RE: Theos-World RE: Re to Brigitte - to Dallas NO-THING -- ANATTA -- ABSOLUTE ?
Oct 18, 2001 06:35 AM
Thursday, October 18, 2001
Something that is uninvolved sees contrast more accurately than
the involved participants,
Hence Duality whether Monadic or otherwise is a subject for
perception and investigation by some third Perceiver who is not
involved in that particular contrast.
Only the ABSOLUTE SOURCE OF ALL could answer to such a position.
Yet, in manifestation the MIND also answers to that capacity as
it "sees both ways" It looks up to SPIRIT and WISDOM. It looks
"down" to desire and passion and the conditions of the forms and
the human bodies, astral and physical.
2. Krishna was not speaking as "a Person" or a "Personal god."
He was illustrating the vast power of LIFE / KARMA which
continually presides over all manifestation in the endless
That's as I see it.
Sent: Wednesday, October 17, 2001 5:10 PM
Subject: Dallas NO-THING -- ANATTA -- ABSOLUTE ?
A small snipper -
'It is only one pole of the equation. To obtain perspective or
the concept one needs the other 2 participating Qualities. In the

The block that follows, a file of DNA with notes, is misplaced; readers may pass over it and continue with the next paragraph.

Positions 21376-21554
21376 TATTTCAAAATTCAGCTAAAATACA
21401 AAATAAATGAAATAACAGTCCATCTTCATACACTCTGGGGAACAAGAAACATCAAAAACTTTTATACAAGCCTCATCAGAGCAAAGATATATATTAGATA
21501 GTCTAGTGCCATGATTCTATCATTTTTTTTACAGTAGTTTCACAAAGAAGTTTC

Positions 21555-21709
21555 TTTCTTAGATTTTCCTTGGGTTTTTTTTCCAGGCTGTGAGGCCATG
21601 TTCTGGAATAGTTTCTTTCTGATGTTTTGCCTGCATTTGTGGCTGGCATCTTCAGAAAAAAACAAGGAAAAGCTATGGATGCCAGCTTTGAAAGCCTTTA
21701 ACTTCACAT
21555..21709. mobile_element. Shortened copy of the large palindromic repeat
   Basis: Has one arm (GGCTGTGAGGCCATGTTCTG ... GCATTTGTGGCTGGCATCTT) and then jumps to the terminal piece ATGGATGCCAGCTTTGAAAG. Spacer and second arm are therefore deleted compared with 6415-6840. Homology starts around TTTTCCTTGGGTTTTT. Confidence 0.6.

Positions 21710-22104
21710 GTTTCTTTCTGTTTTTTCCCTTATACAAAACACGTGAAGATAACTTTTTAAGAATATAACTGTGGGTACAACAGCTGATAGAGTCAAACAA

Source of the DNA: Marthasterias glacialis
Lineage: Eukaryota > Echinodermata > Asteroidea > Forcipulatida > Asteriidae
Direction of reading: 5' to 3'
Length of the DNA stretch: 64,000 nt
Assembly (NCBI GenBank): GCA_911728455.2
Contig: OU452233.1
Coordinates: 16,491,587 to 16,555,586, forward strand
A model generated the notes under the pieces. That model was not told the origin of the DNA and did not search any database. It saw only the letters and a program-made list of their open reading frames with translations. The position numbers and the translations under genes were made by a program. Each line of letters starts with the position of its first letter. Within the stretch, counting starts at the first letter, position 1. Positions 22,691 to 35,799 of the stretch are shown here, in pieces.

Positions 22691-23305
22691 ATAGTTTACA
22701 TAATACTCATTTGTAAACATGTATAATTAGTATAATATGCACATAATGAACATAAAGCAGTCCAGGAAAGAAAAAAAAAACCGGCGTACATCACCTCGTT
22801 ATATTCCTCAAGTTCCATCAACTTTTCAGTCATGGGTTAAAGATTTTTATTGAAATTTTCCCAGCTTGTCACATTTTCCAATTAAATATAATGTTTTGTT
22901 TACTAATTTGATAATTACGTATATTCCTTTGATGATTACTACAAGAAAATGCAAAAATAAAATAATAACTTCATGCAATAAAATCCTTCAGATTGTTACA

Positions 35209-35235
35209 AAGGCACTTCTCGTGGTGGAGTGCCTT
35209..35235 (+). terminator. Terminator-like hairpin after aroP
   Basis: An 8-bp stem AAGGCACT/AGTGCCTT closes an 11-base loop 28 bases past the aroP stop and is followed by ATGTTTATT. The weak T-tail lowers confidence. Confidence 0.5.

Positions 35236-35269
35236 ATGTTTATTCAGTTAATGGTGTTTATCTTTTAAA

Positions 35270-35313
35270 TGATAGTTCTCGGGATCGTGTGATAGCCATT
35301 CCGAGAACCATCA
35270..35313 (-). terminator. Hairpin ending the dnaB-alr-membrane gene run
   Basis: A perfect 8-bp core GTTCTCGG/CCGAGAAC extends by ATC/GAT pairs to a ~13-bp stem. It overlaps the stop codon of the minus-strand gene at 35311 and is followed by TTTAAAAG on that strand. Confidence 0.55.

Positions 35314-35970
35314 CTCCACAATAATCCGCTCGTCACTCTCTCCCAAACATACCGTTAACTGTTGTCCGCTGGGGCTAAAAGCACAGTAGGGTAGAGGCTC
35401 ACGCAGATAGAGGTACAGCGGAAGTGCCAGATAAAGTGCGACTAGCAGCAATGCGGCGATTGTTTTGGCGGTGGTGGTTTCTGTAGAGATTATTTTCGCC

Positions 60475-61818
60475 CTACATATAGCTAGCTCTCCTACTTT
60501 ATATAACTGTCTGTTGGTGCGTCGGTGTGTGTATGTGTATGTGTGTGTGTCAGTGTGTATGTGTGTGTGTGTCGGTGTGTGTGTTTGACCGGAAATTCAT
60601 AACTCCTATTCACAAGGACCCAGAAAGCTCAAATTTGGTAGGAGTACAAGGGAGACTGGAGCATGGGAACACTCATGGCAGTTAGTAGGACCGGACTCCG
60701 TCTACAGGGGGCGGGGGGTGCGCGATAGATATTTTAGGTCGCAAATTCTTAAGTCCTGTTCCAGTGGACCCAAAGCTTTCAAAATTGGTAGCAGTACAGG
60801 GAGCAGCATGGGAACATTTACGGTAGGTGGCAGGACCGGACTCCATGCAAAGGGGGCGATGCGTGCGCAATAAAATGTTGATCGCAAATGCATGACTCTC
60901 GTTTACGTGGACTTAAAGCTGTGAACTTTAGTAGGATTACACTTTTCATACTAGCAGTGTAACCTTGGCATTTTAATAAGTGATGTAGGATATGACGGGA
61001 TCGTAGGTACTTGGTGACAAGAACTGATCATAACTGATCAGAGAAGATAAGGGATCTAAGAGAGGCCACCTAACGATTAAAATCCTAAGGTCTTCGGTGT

Krishna, speaking as the MAHA-VISHNU, the PRESERVER of the
says: "O Arjuna I created this whole Universe out of a single
of myself and remain separate." '
My thoughts :
1 - By saying there is more than one pole to an equation is of
continuing non-unity divide along the lines of subject/object
etc - a
diferentiation hence mayavic
2 - As much as I hold the Gita as my prime spiritual source one
have to say that as a theosophist you can't just accept something
"O Arjuna I created this whole Universe out of a single portion
myself and remain separate." - if evidence goes against it. So
says that there can be no seperation of event and viewer how
remain separate from ones creation - unless of course it is a
theoretical or mental seperation - which would still seem mayavic
I really don't think you can explain this topic with words. One
become nothing to experience it - hence gNOSis...
[Back to Top]
Dedicated to the Theosophical Philosophy and its Practical Application